Ensiform's Reviews > Blue Blood

Blue Blood by Edward Conlon
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Feb 05, 12

bookshelves: non-fiction, justice
Read in June, 2004

The author is a Harvard-educated NYPD cop, son of an FBI agent, writing his memoirs seven years into his career on the force. Over the course of the book’s 560 pages, he begins in Housing (drug busts in the projects), works with Narcotics, gets a feel for the midnight shift, sifts though the awful wreckage of 9/11 on Fresh Kills, and finally becomes a detective. Every so often, he interrupts his own story to tell some other facet of police or city history, such as that of the real Serpico or the tale of the French Connection, stories of crooked and heroic cops and politicos of the past, the Black Panther cop-murder spree, and so forth.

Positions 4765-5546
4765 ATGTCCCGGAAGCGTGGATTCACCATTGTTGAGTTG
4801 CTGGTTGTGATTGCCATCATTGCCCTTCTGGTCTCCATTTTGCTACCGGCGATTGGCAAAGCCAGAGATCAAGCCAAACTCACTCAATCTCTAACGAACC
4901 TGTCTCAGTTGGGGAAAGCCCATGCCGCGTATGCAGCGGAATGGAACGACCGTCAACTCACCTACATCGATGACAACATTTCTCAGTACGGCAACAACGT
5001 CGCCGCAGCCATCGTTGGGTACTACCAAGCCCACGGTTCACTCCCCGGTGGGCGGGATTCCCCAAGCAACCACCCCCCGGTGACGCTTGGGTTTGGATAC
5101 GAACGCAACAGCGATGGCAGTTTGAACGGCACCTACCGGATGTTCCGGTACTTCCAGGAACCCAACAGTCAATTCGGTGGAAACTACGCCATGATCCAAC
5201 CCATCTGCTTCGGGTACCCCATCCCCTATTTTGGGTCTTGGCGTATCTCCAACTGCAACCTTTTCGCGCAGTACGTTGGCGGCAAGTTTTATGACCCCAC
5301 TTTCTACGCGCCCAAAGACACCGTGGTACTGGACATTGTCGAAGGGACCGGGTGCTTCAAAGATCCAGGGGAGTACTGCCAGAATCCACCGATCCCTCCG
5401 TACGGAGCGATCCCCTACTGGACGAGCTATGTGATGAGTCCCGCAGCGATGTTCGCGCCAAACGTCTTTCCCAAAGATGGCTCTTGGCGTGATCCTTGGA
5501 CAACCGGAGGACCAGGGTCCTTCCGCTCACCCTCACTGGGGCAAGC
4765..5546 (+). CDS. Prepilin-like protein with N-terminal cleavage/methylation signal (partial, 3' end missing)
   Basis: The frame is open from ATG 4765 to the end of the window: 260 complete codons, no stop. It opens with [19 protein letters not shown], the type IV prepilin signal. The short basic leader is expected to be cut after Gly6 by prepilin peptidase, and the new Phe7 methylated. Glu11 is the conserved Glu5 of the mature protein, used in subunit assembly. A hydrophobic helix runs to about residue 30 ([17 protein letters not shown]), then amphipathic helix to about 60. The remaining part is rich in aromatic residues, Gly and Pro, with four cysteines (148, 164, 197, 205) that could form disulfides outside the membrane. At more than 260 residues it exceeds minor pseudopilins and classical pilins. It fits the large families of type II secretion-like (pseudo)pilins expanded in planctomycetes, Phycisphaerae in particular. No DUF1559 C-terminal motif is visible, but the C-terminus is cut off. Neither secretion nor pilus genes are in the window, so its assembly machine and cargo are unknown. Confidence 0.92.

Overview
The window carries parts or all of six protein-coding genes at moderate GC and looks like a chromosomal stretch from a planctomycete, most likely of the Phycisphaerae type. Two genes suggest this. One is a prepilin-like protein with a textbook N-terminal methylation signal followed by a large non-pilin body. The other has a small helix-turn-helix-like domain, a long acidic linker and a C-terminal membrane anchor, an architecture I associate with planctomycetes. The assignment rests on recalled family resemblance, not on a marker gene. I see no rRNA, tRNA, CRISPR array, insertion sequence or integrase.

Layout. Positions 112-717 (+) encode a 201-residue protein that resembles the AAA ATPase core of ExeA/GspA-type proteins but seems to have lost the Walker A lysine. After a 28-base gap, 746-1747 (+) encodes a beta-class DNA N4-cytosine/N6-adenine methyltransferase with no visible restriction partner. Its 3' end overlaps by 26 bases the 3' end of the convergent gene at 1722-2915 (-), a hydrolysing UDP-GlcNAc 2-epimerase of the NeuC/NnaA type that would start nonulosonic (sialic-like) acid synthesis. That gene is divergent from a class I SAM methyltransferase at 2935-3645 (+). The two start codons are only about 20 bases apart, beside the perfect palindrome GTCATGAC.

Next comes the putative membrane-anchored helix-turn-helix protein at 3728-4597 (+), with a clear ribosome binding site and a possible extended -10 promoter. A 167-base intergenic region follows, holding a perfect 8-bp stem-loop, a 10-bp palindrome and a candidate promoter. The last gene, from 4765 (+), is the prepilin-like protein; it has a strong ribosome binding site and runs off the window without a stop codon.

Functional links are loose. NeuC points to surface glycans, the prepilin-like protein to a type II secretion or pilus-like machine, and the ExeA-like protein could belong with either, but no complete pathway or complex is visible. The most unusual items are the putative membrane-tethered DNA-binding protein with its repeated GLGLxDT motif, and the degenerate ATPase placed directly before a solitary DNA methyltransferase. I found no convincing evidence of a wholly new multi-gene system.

It’s a very interesting book, with plenty of very funny bits (his descriptions of and banter with informants provide much humor) as well as food for thought. Certainly, though, it’s no masterpiece. For someone who clearly bristles when talked to about police corruption, Conlon breezes over Abner Louima, and takes a very Blue Wall-ish view of the Amadou Diallo case. The book is also overlong; it could use some editing, especially given that there are no spectacular cases here (lots of gritty interrogation and stakeout stuff, but it is everyday police work). On the whole though, the great writing, the eye for a relevant story, Conlon’s intense devotion to the NYPD, and a real flair for characterization make this a memoir worth reading through.
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